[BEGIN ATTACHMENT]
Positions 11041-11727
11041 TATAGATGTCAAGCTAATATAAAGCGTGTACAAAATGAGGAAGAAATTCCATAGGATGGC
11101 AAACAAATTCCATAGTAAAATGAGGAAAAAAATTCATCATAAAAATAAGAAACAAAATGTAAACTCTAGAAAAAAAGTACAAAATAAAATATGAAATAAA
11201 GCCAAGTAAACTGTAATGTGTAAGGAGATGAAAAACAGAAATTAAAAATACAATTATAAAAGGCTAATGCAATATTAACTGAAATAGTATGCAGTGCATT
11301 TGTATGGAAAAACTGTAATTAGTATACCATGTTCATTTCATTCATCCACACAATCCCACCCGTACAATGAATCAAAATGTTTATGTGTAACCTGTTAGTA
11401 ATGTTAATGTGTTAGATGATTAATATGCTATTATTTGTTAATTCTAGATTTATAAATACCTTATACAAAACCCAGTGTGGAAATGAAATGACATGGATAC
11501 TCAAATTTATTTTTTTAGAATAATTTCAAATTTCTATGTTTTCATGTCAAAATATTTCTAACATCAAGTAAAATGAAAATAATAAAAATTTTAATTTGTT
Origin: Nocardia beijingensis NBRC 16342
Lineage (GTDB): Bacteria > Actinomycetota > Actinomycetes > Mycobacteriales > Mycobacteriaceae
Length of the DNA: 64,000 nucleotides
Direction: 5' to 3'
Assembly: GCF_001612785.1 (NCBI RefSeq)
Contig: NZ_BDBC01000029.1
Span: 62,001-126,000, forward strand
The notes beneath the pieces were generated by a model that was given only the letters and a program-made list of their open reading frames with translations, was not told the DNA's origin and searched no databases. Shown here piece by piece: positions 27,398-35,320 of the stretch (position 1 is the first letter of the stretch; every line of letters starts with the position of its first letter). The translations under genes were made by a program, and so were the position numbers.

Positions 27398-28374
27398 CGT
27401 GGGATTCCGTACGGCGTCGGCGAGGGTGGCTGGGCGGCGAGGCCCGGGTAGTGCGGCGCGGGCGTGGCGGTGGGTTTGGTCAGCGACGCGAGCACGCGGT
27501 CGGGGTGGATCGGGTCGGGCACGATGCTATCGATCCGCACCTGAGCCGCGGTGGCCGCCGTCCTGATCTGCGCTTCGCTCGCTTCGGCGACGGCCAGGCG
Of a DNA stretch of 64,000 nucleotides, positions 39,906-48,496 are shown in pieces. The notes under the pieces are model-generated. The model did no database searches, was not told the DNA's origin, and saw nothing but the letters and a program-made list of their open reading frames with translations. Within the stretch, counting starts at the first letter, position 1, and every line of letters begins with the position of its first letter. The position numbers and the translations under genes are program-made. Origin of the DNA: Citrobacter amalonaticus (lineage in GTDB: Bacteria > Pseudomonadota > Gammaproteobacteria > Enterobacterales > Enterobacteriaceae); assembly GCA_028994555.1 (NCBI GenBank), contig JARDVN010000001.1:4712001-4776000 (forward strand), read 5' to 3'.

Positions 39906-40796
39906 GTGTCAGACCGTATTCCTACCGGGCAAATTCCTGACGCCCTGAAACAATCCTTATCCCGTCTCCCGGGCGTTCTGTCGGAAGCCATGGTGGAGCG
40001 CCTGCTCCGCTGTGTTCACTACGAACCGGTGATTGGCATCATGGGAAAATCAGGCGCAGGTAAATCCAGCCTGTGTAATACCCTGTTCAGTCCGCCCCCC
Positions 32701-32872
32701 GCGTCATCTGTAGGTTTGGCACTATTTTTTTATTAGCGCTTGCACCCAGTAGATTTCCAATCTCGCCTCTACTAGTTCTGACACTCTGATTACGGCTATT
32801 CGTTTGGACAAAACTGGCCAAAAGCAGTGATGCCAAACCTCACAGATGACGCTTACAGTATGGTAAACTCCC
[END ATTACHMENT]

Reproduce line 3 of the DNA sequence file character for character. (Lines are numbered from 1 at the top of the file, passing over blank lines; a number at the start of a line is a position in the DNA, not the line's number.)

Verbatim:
11101 AAACAAATTCCATAGTAAAATGAGGAAAAAAATTCATCATAAAAATAAGAAACAAAATGTAAACTCTAGAAAAAAAGTACAAAATAAAATATGAAATAAA